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What happened to my windows\system32\config\system file??
July 12, 2008 1:44 PM   Subscribe

How do I remedy the error message I'm getiting on my laptop about the windows\system32\config\system file being missing or corrupt?

Yesterday while working on my Dell Inspiron 6000 laptop, I got some weird blue screen about there being a system problem and needing to shut down the computer. I wish I could remember what it said other than it doing a memory dump, but I can't. So I shut down and restarted and now always get the "Windows could not start because the following file is missing or corrupt :windows/system32\config\system" message.

I do not have system install disks. I found documention from Dell saying that they don't provide them routinely but that I can request them from their support group. I've done that but it could be days before I receive them. In the mean time is there anything I can do?

I tried pressing f8 as it was starting up and got the Windows Advanced Options Screen, but none of those options does anything except lead me back to the screen about my file being missing or corrupt.

I'm reasonably computer proficient but need things spelled out for me with regards to Windows (why is their support written so badly?). There is another computer in the house that I can use to download programs or get other support. I'd prefer not to have lose all the data on my laptop in order to make it work.
posted by otherwordlyglow to Computers & Internet (15 answers total)
 
A similar question or two -really, the fix will be similar actions for your issue as well.
posted by kellyblah at 2:42 PM on July 12, 2008


Sounds like an issue with the registry file being corrupt. Boot into the recovery console and run a chkdsk with the /r switch.
posted by Diskeater at 3:01 PM on July 12, 2008


If you had google'd the error you would have seen that the first hit would be the microsoft article with the solution to the problem. Also if you had searched askmefi for the same error you would have seen that it has been answered here at least once a week for a long time. You need an XP install disk, end of story.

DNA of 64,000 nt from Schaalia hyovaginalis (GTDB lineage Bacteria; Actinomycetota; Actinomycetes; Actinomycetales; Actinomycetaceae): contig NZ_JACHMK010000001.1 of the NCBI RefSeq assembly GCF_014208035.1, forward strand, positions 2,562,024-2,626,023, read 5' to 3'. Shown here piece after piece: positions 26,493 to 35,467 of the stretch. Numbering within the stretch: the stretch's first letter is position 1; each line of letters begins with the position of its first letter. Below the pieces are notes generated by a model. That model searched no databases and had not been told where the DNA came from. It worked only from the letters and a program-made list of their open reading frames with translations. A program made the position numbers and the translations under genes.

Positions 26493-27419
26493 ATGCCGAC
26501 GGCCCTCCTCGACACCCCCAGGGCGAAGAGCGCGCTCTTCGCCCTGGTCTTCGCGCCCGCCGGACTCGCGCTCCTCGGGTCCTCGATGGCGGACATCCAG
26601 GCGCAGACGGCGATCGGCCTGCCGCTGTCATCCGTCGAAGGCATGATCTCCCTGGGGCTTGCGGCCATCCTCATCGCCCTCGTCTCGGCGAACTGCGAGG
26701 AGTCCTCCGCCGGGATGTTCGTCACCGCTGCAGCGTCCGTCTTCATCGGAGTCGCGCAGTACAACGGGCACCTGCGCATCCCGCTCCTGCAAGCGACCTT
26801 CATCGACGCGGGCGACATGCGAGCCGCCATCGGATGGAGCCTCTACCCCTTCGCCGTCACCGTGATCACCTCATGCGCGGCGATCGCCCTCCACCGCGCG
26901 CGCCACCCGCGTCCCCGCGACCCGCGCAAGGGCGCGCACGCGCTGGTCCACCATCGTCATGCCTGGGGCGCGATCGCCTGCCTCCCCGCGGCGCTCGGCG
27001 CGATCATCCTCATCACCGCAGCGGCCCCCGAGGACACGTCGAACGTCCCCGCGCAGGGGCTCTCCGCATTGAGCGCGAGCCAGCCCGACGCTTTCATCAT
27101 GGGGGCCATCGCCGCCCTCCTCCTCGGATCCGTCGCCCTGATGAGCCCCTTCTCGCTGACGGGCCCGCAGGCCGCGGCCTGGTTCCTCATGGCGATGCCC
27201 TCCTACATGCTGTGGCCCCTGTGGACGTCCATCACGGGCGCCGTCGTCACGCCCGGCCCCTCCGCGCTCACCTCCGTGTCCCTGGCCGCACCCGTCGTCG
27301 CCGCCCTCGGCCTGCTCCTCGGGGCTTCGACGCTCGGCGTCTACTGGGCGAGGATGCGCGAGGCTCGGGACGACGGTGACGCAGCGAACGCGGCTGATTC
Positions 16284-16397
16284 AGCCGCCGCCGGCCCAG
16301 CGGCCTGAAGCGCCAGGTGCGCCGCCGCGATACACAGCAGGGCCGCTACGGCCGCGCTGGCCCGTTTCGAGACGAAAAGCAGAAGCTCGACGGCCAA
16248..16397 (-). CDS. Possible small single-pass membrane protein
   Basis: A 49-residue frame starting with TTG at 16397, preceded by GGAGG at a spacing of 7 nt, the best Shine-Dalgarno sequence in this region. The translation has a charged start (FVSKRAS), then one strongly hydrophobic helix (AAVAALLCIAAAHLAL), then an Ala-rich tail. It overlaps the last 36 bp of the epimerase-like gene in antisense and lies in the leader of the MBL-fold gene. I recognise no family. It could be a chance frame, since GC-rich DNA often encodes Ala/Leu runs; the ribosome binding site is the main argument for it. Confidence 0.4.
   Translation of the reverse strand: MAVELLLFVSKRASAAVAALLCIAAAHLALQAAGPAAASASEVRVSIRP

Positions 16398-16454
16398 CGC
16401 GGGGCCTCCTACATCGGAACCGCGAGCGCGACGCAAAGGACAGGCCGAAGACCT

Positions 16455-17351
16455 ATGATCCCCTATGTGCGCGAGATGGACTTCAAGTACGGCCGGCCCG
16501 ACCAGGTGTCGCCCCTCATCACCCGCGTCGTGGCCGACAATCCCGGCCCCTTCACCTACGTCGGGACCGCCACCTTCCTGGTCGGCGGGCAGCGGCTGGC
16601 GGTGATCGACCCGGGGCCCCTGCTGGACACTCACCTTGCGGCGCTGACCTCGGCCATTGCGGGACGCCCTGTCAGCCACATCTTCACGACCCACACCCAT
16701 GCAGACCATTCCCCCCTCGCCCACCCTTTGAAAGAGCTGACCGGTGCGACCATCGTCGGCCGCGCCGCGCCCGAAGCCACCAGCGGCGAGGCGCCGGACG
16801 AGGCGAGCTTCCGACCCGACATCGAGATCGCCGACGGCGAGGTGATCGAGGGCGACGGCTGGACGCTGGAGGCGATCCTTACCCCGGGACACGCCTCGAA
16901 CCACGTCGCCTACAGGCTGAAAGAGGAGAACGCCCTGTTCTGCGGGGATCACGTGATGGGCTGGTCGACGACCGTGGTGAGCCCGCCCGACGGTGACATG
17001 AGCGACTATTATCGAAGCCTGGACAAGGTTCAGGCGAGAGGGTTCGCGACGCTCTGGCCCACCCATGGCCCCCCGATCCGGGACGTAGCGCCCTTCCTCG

posted by Raichle at 3:25 PM on July 12, 2008


Sheesh. I did see all those other questions and responses AND googled the error message extensively. They all seem to hinge on needing the XP Install disk which I mentioned not having. I was hoping there was some other solution but I guess not. That Microsoft article doesn't address my situation either. It also requires the install disk and truthfully is written in the usual MS language that consistently uses phrases and words that are meaningless to a non-tech person such as me:

Do not use the procedure that is described in this article if your computer has an OEM-installed operating system. The system hive on OEM installations creates passwords and user accounts that did not exist previously. If you use the procedure that is described in this article, you may not be able to log back into the recovery console to restore the original registry hives.

That's the initial warning from the article and since I don't know what an OEM-installed operating system is, or a hive, or the recovery console, I'm thinking it's a bad idea for me to proceed even if I did have the XP startup disk, which is called for in Part One Step One.

Anyway, I have a guy coming over to take a look at the laptop.
posted by otherwordlyglow at 4:46 PM on July 12, 2008


Here's your fix

I did this a number of times working for Dell. On the off-chance it doesn't work, you'll be stuck reinstalling Windows.

Best of luck.
posted by Dark Messiah at 5:18 PM on July 12, 2008


Here's your fix

Thanks, but the first step of that one is:

1. Insert the Windows XP cd into the top cd drive


Which I don't have. Clearly, I need it.